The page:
n-afganrefugees

A donation bin for Resources for Refugees at the Office of Academic Success and Intercultural Services on Tuesday, Sept. 14, 2021, in Lincoln, Nebraska.

The Afghan Student Association and Bosnian American Student Alliance are hosting a “Resources for Refugees” drive through Friday to support Afghan refugees coming to Nebraska. 

The drive started Sept. 13 with bins located at the Nebraska Union, Nebraska East Union and Jackie Gaughan Multicultural Center. All donations will be given to Catholic Social Services.

Household items, such as blankets, hangers, socks, hygiene items and anything that does not expire are all desired. The goal of this drive is to help give Afghan refugee families items to help them rebuild their lives. 

Susan Qudus, president of AFSA and a senior biological systems engineering major, has been in contact with social services in Omaha and Lincoln. She said Nebraska is expected to have 500 families start their lives here. 

“When they come here, they have nothing more than the clothing on their backs,” she said. “They were not allowed to bring any personal items. They weren’t even thinking about that. All their concern was escaping with their lives.” 

Along with hosting the drive, AFSA will have coordinated volunteers to help when Afghan refugees arrive. The volunteers will help with translating, as well as cultural acclimation to American life.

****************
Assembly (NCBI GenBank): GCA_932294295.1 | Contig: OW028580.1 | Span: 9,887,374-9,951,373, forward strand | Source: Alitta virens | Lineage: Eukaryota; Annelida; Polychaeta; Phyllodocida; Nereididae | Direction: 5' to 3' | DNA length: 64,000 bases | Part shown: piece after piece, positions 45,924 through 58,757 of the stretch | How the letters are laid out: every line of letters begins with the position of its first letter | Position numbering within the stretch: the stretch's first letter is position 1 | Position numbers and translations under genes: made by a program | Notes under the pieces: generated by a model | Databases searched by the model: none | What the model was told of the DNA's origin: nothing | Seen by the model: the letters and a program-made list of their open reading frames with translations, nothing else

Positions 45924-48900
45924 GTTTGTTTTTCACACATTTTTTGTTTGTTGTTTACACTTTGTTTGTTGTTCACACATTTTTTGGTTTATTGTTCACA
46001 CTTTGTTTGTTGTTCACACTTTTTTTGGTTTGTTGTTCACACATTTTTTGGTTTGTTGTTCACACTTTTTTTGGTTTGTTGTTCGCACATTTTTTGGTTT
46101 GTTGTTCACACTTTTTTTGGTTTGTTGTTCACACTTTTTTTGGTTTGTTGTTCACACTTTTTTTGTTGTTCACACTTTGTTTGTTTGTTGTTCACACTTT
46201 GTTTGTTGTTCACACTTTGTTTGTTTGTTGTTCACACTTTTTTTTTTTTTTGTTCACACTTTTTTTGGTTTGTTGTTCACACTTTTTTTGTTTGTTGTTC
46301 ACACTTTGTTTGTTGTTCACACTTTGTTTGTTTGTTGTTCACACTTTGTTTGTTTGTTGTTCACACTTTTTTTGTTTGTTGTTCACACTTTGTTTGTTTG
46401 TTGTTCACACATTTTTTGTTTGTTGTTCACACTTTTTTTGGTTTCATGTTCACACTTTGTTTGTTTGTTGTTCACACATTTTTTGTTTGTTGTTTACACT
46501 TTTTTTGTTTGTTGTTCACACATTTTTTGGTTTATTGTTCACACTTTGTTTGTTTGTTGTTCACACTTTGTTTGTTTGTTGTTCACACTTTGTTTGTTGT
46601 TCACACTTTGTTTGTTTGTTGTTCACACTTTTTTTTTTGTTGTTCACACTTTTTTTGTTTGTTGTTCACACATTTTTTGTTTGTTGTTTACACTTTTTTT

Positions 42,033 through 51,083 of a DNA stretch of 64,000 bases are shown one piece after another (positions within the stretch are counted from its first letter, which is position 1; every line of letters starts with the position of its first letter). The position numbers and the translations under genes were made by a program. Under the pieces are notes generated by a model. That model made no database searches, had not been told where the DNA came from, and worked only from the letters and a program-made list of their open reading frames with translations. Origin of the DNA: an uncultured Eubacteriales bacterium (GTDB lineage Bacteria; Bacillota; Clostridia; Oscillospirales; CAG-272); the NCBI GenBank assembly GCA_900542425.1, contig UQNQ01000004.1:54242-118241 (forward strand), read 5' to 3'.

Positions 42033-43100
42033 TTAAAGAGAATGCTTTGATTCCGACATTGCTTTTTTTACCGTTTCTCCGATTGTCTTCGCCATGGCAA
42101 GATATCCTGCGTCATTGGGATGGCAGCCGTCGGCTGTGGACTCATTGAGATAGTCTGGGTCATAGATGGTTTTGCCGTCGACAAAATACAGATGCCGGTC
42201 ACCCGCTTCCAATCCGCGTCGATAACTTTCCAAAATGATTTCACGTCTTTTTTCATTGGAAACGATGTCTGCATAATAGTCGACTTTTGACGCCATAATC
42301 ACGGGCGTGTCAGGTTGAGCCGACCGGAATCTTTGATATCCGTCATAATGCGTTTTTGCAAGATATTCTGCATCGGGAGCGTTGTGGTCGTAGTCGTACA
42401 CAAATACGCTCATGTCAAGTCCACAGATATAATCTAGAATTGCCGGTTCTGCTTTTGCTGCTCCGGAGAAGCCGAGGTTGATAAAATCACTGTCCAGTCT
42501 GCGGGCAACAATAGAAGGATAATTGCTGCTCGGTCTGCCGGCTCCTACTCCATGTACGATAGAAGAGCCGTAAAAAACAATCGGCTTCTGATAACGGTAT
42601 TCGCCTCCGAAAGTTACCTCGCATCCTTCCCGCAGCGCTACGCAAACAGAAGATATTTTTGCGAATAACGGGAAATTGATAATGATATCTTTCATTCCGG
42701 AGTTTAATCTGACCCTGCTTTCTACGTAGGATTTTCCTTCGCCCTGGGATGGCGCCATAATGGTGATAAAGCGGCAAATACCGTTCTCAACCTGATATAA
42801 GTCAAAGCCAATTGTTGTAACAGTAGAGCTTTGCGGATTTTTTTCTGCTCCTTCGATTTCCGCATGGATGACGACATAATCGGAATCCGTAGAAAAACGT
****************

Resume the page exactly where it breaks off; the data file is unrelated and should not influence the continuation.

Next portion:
Qudus mentioned that there will be refugees who will enroll at the University of Nebraska-Lincoln, and a way for students to help would be creating a safe, supportive space for the Afghan refugee students. 

Aila Ganić, president of BASA and a senior political science major, understands firsthand how difficult it is to be a refugee, to come to a city and have to restart someone’s entire life. 

Her parents were Bosnian refugees, and she explained how providing incoming refugees with the resources to smooth out that transition is vital. 

“When we have this humanitarian crisis that feels like it's so far away, I feel like a lot of us students have felt really helpless. Other than donating money and showing support and going to protests, what else can we do?” Ganić said. “With Lincoln being such a big refugee relocation city, providing aid to refugees coming in is such a direct way to help out and do your part during this crisis.” 

Ganić said a big way for students to help is by spreading awareness and keeping updated on how the families are when they arrive in Lincoln. She said she understands that it can be hard to follow but that it is important to know what is going on in the world and know when humanitarian crises are happening. 

Along with providing donations and support to refugees, both Ganić and Qudus want students to understand what is currently happening in Afghanistan.

“I think understanding that the situation in Afghanistan is more than just a politically inspired event,” Qudus said. “These are actual people who are being affected by people in power making the wrong choices, and they're susceptible to all these foreign nations that are coming in and meddling with their own government.”

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